February 21, 2024 12:23

ComCom: Human Rights Centre’s Document Contains Numerous Errors

The Communications Commission responds to the document published by the Human Rights Centre (HRC) on 14 February 2024, which evaluates the amendments to the Law of Georgia on Broadcasting and contains factual errors.

We have frequently pointed out that the Communications Commission welcomes the participation of civil society in the review of the Commission's activities, regulatory legislation and draft laws. The Commission has been an active organiser and participant of private-public dialogue with representatives of civil society with regards to the legislation and planned legislative changes. At the same time, it is of utmost importance for civil society representatives to avoid spreading misleading, factually inaccurate information and unsubstantiated assessments concerning the legislation and the activities of the Communications Commission.

It is unfortunate that the document published by the Human Rights Centre contains a number of factual inaccuracies and largely relies on the conclusion of the Directorate General of Human Rights and Rule of Law of the Council of Europe regarding the Law on Broadcasting, without taking into account the changes made to the legislation and the Law on Broadcasting following that conclusion, or the more recent reports of the European Commission on this subject. In terms of relevance of the aforementioned study, it is also worth noting that the amendments to the Law on Broadcasting were introduced in October and November 2023, while the Human Rights Centre document was published on 14 February 2024. 

The document considers the procedure and grounds for nominating and dismissing members of the Communications Commission as problematic, citing conditions that precede the development and adoption of the amendments to the Law on Broadcasting by the Parliament of Georgia with the involvement of the European Commission and the Communications Commission. These amendments were designed to improve the rules for electing and dismissing members of the Commission. Unfortunately, the Human Rights Centre chose not to take account of these legislative changes, even though they were adopted three months prior to the publishing of the HRC document.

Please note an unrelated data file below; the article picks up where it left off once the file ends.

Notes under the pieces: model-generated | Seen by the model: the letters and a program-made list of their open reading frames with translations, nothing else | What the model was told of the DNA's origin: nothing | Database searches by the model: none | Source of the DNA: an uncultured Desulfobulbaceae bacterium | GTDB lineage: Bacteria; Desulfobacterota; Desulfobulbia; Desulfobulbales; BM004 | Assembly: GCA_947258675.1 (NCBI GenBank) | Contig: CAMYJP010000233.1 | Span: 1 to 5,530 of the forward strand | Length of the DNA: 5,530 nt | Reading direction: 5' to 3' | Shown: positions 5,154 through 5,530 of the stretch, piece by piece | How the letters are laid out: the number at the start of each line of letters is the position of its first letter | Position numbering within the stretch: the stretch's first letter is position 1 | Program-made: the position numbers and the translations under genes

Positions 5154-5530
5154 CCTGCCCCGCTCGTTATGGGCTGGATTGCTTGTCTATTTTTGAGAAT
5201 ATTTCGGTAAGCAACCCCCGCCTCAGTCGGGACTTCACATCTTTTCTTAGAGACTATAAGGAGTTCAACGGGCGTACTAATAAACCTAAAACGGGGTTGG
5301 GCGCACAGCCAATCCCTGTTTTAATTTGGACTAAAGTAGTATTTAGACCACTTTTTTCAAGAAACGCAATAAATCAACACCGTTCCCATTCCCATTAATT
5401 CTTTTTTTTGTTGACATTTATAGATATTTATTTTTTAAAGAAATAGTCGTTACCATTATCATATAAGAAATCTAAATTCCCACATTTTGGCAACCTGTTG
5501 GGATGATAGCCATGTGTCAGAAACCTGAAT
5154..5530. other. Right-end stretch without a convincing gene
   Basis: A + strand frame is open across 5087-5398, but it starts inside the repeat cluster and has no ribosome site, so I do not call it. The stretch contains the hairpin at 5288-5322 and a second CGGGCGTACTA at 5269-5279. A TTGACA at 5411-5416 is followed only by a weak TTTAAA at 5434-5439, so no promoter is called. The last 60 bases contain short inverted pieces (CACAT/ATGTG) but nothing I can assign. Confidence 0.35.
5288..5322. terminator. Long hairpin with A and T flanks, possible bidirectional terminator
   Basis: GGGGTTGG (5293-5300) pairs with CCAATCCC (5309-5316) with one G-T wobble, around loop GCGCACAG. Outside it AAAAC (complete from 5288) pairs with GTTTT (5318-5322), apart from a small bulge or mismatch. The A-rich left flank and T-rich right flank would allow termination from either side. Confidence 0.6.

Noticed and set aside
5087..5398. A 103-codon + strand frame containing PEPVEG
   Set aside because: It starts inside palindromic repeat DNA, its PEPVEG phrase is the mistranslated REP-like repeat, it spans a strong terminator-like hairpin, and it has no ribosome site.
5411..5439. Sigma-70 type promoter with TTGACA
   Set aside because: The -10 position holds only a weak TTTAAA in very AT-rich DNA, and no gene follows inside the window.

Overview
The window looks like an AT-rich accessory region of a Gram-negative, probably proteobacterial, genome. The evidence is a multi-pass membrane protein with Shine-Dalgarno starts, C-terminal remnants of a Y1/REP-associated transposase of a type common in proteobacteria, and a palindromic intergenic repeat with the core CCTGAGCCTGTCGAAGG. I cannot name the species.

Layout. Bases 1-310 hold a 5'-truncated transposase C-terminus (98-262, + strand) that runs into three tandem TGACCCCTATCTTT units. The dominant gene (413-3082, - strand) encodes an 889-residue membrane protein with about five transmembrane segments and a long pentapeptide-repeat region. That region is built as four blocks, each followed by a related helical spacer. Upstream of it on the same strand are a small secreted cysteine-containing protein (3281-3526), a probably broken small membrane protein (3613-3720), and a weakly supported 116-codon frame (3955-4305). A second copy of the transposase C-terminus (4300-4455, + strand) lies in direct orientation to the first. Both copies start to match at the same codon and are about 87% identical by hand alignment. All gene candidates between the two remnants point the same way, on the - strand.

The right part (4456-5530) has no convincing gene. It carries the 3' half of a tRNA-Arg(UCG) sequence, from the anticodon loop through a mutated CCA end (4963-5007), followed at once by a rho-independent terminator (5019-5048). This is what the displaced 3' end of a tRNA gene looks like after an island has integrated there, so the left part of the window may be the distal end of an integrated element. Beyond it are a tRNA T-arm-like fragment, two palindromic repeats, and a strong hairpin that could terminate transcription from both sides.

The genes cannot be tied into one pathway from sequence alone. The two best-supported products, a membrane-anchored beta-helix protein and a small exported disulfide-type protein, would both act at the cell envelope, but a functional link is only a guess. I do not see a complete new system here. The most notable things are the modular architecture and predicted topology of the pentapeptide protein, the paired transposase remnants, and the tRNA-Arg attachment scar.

The Human Rights Centre’s document also states that the procedure for auditing the activities of the Communications Commission is problematic, and recommends that the audit be funded by the Commission. The current Law on Broadcasting contains precisely such a regulation. The Human Rights Centre’s position and recommendation with regards to the audit being funded by the Commission is therefore confusing. 

Based on the findings of the Council of Europe, the Human Rights Centre further points out that industry representatives should have the opportunity to develop a code of conduct, and that the Law of Georgia on Broadcasting is problematic in this regard. First of all, it should be noted that the Law on Broadcasting has never restricted the rights of media service providers to establish a regulatory code of conduct as an act of self-initiative. This right of theirs was further clarified in the Law on Broadcasting in October 2023, where it explicitly states that the law does not restrict media service providers and video sharing platforms to jointly or independently develop rules of conduct on their own initiative. Thus, the HRC document contains yet another factual error in this regard.